City council has voted unanimously to make the two separated bike lanes that run through downtown Vancouver a permanent fixture.

City staff reported Wednesday the trial bike lanes on Hornby and Dunsmuir streets have been a success — more people are cycling, there have been fewer collisions and more women are cycling.

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City council voted unanimously to keep the experimental Vancouver bike lanes. (CBC)

Cyclist Erin O'Melinn, with a cycling coalition called HUB, says the news is a relief.

"There are more people cycling than there were before and that's really important because women are an indicator species in cycling — if they are riding their bikes it means there is a high level of safety and a feeling of comfort," she said.

"So that means people that are really young — kids — and people that are really old — seniors — will also feel really comfortable."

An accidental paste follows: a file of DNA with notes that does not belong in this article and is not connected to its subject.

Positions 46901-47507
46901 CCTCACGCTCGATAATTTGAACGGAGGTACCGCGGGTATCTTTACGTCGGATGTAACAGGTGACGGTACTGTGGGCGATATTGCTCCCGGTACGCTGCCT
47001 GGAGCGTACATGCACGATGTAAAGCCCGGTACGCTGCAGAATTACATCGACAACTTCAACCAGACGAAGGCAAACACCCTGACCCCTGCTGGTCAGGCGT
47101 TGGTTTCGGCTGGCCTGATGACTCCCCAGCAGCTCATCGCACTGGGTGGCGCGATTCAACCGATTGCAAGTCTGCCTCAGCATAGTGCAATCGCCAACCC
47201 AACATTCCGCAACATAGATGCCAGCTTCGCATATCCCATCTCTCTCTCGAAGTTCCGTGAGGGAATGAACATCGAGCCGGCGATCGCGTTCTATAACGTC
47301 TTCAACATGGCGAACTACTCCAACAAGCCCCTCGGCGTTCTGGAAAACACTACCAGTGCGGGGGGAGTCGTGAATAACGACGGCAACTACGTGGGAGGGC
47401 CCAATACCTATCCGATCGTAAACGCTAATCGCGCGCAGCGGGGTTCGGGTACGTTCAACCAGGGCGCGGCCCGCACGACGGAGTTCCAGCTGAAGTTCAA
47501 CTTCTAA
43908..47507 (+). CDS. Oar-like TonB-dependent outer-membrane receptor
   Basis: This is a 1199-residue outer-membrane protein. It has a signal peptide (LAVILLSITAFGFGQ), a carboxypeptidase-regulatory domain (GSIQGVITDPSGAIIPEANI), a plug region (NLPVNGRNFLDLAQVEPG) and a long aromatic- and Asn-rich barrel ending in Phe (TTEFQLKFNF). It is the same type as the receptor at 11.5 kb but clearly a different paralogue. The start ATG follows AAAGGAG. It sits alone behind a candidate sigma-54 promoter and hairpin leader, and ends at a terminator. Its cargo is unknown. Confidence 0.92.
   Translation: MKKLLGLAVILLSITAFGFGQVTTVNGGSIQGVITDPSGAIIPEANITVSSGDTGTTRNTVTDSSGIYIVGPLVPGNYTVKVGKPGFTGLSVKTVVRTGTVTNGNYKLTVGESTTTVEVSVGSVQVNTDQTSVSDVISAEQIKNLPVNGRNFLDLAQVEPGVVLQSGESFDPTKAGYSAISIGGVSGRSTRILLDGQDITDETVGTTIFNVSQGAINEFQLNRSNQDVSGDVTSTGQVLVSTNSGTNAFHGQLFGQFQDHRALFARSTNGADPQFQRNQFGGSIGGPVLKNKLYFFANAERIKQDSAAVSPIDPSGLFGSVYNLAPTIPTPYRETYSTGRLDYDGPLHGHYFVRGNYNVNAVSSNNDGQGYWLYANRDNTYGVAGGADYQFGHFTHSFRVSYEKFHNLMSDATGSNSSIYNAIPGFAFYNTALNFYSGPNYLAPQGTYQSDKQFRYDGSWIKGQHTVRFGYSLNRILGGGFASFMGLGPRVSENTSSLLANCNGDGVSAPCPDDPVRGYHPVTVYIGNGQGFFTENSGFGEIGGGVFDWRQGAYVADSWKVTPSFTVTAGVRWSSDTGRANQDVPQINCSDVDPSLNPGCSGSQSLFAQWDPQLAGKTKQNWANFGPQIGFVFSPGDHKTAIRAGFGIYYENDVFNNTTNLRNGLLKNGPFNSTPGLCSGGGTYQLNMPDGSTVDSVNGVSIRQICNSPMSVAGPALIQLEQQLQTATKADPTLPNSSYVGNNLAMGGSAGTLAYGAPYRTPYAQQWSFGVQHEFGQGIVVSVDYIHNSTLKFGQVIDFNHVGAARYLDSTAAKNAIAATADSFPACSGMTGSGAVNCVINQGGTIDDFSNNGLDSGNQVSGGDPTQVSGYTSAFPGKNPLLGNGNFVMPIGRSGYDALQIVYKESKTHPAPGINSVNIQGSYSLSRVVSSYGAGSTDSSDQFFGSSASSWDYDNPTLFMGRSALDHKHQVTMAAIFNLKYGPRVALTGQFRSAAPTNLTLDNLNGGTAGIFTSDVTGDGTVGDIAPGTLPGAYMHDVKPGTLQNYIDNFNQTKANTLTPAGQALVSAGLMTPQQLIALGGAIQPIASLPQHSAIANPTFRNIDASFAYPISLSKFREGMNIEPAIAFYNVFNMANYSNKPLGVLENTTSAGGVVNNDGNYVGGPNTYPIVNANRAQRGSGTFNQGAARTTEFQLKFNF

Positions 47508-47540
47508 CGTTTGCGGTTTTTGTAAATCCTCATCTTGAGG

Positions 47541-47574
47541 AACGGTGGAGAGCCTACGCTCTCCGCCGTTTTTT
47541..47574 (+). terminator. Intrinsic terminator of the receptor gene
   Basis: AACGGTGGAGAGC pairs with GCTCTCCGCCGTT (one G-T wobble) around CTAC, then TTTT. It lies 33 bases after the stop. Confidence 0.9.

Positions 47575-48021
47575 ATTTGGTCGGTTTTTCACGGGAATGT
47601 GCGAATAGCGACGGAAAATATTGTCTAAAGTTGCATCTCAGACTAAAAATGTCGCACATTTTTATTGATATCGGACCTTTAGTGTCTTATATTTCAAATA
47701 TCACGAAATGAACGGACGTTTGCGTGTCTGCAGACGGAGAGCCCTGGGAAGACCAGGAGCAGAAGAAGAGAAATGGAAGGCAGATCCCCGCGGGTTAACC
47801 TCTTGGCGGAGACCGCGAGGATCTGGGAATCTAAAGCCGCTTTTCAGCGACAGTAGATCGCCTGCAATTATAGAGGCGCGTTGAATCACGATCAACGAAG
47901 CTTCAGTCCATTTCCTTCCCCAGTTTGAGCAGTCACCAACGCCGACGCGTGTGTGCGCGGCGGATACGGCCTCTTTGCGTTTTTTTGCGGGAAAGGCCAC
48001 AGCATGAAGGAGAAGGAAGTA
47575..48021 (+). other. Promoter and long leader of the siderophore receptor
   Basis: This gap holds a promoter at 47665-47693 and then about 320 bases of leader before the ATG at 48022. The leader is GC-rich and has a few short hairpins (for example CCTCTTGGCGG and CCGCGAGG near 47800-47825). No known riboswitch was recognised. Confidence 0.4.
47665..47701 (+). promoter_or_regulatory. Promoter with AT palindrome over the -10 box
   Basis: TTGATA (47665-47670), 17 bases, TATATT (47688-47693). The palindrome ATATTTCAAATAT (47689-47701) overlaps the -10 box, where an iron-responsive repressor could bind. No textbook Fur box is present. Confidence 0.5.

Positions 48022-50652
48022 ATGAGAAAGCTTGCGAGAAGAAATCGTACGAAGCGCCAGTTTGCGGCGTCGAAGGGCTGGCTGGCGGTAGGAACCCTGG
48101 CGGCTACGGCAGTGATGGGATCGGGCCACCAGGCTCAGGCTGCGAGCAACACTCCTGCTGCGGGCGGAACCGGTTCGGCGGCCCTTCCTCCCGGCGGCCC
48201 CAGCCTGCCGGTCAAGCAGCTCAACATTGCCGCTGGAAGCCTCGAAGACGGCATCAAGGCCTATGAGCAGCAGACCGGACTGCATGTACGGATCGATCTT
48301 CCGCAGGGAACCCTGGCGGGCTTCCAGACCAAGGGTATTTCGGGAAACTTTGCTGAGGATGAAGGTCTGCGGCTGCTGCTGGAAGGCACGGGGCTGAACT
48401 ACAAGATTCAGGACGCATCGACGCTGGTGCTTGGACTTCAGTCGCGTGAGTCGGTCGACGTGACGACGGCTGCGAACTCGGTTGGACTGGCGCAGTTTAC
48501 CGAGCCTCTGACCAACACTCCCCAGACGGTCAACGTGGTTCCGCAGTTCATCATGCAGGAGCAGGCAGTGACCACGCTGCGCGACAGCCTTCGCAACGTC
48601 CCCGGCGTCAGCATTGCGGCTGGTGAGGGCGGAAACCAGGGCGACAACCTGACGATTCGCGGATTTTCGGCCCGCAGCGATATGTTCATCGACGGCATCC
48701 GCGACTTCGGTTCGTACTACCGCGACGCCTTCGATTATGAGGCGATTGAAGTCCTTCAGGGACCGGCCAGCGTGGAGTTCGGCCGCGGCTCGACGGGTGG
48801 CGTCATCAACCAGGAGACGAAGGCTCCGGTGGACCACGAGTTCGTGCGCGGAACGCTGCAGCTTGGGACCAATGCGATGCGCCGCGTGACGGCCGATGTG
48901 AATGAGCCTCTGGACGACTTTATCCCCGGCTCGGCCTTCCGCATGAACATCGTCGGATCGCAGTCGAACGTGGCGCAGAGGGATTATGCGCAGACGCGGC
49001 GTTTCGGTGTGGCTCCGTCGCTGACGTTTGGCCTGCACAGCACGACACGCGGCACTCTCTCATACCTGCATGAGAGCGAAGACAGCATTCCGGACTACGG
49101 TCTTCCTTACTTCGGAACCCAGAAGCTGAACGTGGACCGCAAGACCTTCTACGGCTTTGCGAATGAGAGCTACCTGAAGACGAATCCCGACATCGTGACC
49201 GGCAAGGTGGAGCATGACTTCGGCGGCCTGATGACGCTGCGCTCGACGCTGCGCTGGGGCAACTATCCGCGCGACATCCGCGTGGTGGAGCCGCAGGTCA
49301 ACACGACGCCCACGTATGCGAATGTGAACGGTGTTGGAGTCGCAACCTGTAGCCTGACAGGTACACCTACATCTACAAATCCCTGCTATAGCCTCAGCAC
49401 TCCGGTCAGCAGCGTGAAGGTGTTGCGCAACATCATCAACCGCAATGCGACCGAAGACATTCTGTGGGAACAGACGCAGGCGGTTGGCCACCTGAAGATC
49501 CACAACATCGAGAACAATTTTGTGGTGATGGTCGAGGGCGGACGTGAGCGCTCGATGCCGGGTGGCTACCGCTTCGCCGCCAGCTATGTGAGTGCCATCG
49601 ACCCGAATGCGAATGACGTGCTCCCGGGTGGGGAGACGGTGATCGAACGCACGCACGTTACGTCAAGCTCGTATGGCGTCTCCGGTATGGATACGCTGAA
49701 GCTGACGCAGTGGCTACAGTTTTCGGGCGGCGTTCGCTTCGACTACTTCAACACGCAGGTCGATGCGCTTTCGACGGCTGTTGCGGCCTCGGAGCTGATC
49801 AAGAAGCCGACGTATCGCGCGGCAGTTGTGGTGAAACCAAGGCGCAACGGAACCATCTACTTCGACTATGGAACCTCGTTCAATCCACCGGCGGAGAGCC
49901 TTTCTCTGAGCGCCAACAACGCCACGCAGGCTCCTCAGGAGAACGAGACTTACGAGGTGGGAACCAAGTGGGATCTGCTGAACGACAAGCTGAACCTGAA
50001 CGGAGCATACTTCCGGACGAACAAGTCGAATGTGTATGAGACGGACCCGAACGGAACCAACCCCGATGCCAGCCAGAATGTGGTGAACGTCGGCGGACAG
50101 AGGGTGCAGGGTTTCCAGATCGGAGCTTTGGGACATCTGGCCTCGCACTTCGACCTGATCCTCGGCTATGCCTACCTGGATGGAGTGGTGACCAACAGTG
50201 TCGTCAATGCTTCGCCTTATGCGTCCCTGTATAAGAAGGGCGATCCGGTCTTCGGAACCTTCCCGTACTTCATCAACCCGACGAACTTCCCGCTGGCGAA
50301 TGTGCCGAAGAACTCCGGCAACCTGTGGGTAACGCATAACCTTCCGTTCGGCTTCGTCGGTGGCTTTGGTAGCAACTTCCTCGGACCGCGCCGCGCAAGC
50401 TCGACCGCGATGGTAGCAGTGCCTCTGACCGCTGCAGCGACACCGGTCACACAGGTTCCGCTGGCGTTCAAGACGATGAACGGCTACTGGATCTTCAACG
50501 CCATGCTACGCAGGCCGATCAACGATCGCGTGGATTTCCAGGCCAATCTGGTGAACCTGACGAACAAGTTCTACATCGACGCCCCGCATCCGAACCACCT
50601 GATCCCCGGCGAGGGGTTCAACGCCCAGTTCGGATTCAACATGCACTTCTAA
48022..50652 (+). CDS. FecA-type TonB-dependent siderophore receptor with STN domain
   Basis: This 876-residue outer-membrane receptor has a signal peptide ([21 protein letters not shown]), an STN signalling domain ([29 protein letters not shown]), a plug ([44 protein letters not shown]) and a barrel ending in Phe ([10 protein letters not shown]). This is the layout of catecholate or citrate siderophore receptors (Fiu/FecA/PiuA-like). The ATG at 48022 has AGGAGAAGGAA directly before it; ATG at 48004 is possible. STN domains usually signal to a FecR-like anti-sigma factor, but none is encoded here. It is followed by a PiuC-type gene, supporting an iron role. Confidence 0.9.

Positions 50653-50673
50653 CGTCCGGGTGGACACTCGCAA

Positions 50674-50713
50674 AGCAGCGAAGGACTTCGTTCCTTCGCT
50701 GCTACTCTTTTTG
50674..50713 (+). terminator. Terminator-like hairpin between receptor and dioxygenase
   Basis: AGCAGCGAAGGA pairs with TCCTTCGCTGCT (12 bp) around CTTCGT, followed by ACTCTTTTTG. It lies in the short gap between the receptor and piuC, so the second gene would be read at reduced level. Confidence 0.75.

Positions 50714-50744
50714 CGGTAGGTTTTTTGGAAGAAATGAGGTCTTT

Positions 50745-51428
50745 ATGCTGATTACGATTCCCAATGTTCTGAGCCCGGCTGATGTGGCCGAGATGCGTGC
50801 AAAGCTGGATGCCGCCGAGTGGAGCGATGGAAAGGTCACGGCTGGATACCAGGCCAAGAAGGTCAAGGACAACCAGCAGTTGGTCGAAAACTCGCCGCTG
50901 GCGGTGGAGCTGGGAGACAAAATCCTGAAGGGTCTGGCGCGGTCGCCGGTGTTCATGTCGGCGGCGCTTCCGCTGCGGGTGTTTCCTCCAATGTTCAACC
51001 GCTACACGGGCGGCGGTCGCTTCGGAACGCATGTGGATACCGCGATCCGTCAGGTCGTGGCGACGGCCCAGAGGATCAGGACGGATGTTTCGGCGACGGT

'How many tickets?'

But many downtown businesses are opposed to the bike lanes, saying the loss of street parking hurts business.

Najat Younan, who works at the Pita Wrap Cafe, says the lanes make front door deliveries complicated.

"Like we used to park three hours, just to drop stuff temporary ... now we can't drop stuff, and in the alley there's no parking there — how many tickets have we got there?"

A study released by the city last year estimated the total loss of sales at nearby businesses at $2.4 million, which translates into about $480,000 in lost profits over one year. The city, however, calls those losses moderate, saying business vacancies have actually gone down from 10 per cent to two per cent since the bike lanes were put in.

The $3.2-million experimental project was launched 2010. The city calculates there were more than 25,000 bike trips on Hornby and Dunsmuir streets in March 2012.

With files from the CBC's Emily Elias